Shotgun Review: Benelli M2 Performance Shop Waterfowl

Twenty-diameter shotguns are the hotspot in duck armor now, as hunters discover that loads of Bismuth, HeviShot and even steel on a 20 gauge can do almost as well as a 12 at closer distances. From what you give up on long-range ability with a 20, you get back to light weight and less bounce. Benelli has been one of the leaders of the 20-foot waterfowl gun trend, introducing a rogue version of the “Performance Shop” with 20 M2 semi-automatic gauges to complement the standard M2 line. Most waterfowl weapons are still 12 s, and this was reflected in the weapons we tested last September during our duck weapon test, but we brought with us a Performance Shop M2 with a gauge of 20 to see how it worked.

Benelli inercia semiutos changed the way people think about waterfowl weapons. The pure inertia firing system set new standards for semi-auto reliability when it first appeared in the United States in the late 1980s. Hunters discovered that the new guns were lightweight, easy to maintain, and they were working in conditions that would suffocate a semi-automobile with gas. The Benellis were not cheap, but the hunters who aspired to the best began to buy them.

The famous Super Black Eagle companion, the M1 Super 90, became popular among those who did not need the full versatility of a 3 1/2 inch weapon. In 2004, Benelli lightened the M1 and renamed it the M2. It is made in gauges 12 and 20, and if you visit a pigeon hut in South America, you will likely find that the house rental guns are mostly M2 with gauge 20. Since high-volume pigeon shooting is for regular hunting as is a NASCAR race for a store trip, this approval speaks volumes about the M2’s reliability.

Currently, the M2 is produced in gauges 12 and 20, in synthetic black and kamo versions. In addition to the M2 standard, Benelli also offers Performance Shop M2 in turkey and waterfowl versions.

Benelli M2 Performance Shop Nuts and Bolts


Characteristics of the Benelli M2 Performance store

  • Meter: 3 inches 20
  • Action: Semiauto inertia
  • Capacity: 3 + 1
  • Choking: Rob Roberts lasted T1, T2, T3
  • Barrels: 28 inches, ribbed scale, HiViz mark
  • Finish: Optifade camo
  • Length: 48 ç inches
  • LOP: 13.7 inches
  • Trigger pull: 6.5 pounds
  • Overall weight: 5.9 pounds

Although the idea of ​​inertia weapons had existed since 1910, it was not until the 1960s that the Benelli family joined an engineer named Bruno Civolani in the Italian city of Urbino. The age of inertia really began. And it was only when Civolani installed a rotating lightning bolt on the M1 Super 90 in the 1980s that inertia weapons took the form we know and where we rely today.

Like all inertia weapons, the M2 has a two-piece bolt with a heavy spring inside. As the gun is retracted, the bolt remains stationary and the rotating bolt actually closes tighter as the gun moves backwards. As the weapon slows down, the spring pressed inside the bolt is retracted, throwing it backwards and pulling out the projectile. The return spring on the stock pushes the bolt forward and it picks up a fresh shell from the riser as it moves forward. Because the action of inertia does not use expansion gases as semi-automatic gases do, it remains very clean and has no gas pistons or sleeves in the cartridge barrel to add mass to the front of the weapon.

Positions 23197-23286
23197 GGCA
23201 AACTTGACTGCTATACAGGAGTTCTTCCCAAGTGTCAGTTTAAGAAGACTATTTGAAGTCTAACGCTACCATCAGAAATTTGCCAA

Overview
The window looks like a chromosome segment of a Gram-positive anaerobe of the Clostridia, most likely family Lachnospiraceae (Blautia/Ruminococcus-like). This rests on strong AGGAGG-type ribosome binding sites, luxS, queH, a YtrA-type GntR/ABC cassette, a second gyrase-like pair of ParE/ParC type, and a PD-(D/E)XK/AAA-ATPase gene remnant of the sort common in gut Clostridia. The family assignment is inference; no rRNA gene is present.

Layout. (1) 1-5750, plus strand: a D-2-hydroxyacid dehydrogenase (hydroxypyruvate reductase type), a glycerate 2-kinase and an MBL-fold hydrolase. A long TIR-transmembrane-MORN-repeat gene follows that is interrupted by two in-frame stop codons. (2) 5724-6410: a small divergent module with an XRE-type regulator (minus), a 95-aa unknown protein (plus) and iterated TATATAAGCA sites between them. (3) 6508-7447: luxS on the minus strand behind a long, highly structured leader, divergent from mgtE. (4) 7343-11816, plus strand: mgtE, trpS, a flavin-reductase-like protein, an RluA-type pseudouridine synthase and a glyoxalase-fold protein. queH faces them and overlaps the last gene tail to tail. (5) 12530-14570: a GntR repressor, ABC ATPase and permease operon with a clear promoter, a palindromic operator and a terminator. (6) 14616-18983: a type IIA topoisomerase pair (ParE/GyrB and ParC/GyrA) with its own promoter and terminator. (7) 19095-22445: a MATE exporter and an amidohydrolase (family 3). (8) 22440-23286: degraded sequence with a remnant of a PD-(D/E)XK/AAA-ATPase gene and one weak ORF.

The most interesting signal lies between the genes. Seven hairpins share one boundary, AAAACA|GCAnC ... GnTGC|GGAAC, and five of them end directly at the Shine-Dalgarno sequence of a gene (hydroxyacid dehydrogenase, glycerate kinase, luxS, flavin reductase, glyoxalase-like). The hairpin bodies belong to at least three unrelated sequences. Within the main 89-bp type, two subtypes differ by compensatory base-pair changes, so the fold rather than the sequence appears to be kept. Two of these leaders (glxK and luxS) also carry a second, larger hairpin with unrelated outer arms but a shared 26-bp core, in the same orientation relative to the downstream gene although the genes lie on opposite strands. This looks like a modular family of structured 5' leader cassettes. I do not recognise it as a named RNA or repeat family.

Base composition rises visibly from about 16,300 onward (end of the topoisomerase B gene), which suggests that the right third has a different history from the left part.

The M2 has a lightweight one-piece alloy receiver that makes it easy to distinguish from the SBE, which has a two-piece alloy frame and steel. Because the inertia arms are lightweight and the actions do not reduce repulsion as well as gas actions, the M2 features Benelli’s ComforTech stock, which has a very soft butt and pads, as well as rubber needles in stock designed to reduce vibrations. ComforTech really works. I have shot an M2 along with my Benelli of identical weight but without ComforTech, and there is a noticeable change in stroke.

How we tested the Benelli M2 performance store

We took the M2 hunt in the morning and shot targets with it in the afternoon at the Pintail Hunting Club clay range. We tested the gun for both hitting points and to see what the 35 yards hunting load pattern was like. We weighed, measured and checked the trigger pull. Our test weapon had a slightly lower model and made a 57 percent model at 35 yards with the Rob Roberts T2 choke. Since T2 closely corresponds to a modified light grip, that pattern fell within the range I would expect. The trigger was broken at 6.5 pounds, which is a bit heavy, though not a problem for me or the other members of the testing team.

modeling sheet for Benelli M2 performance Shop shotgun
We modeled the M2 performance store at 35 yards. Stephen Maturen

It turns out that the M2 Benelli he sent us to test was exactly the same weapon with which I fired extensively last season, so I know the weapon was modeled quite well with Rio 1-once bismuth 3. I was also able to i did a credibility test all season (which is not as impressive as it sounds, given how bad my season was) and shot the M2 quite a bit at my gun club.

How the weapon worked

Handling and Ergonomics